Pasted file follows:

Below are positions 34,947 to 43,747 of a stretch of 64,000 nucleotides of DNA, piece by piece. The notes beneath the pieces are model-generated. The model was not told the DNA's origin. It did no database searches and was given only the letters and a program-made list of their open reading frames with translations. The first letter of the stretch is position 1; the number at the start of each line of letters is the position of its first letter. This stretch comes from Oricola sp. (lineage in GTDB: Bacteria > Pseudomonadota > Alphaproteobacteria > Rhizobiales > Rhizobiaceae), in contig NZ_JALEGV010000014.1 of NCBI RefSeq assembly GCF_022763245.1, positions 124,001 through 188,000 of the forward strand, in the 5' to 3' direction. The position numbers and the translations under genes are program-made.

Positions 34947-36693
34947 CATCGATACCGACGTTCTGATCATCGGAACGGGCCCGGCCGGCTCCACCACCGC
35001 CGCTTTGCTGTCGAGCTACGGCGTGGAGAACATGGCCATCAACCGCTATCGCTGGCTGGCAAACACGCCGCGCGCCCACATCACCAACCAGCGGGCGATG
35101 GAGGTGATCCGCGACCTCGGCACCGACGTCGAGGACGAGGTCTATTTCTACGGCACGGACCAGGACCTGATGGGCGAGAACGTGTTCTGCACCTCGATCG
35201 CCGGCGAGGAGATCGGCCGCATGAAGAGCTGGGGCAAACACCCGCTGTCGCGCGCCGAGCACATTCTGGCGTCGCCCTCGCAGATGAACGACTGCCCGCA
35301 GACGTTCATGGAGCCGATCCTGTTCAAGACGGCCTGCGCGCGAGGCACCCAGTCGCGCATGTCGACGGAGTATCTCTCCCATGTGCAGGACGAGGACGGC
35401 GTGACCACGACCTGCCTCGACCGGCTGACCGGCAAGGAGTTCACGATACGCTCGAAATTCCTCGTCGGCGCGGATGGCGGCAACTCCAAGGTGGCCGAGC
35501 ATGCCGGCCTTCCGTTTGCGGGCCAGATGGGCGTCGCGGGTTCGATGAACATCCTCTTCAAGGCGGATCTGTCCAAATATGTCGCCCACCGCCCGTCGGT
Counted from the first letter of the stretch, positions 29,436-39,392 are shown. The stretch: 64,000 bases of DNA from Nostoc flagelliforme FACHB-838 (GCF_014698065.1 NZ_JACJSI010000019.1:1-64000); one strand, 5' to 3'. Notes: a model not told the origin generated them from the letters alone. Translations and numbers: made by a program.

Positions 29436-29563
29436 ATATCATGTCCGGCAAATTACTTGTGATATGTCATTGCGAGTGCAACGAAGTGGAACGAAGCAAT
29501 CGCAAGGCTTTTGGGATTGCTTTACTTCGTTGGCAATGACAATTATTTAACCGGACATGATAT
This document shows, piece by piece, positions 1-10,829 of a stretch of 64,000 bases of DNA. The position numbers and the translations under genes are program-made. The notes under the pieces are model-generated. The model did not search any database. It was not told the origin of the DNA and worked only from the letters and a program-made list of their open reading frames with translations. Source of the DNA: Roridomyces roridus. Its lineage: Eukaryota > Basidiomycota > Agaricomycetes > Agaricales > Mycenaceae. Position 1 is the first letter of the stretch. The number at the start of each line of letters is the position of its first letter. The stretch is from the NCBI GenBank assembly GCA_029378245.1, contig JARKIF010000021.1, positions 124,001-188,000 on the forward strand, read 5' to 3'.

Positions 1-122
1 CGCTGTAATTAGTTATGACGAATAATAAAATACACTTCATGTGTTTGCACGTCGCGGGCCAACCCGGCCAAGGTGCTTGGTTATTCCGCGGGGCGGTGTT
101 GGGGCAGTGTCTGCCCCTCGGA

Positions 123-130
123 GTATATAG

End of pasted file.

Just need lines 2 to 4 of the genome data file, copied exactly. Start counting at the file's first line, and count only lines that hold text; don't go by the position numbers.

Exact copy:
Positions 34947-36693
34947 CATCGATACCGACGTTCTGATCATCGGAACGGGCCCGGCCGGCTCCACCACCGC
35001 CGCTTTGCTGTCGAGCTACGGCGTGGAGAACATGGCCATCAACCGCTATCGCTGGCTGGCAAACACGCCGCGCGCCCACATCACCAACCAGCGGGCGATG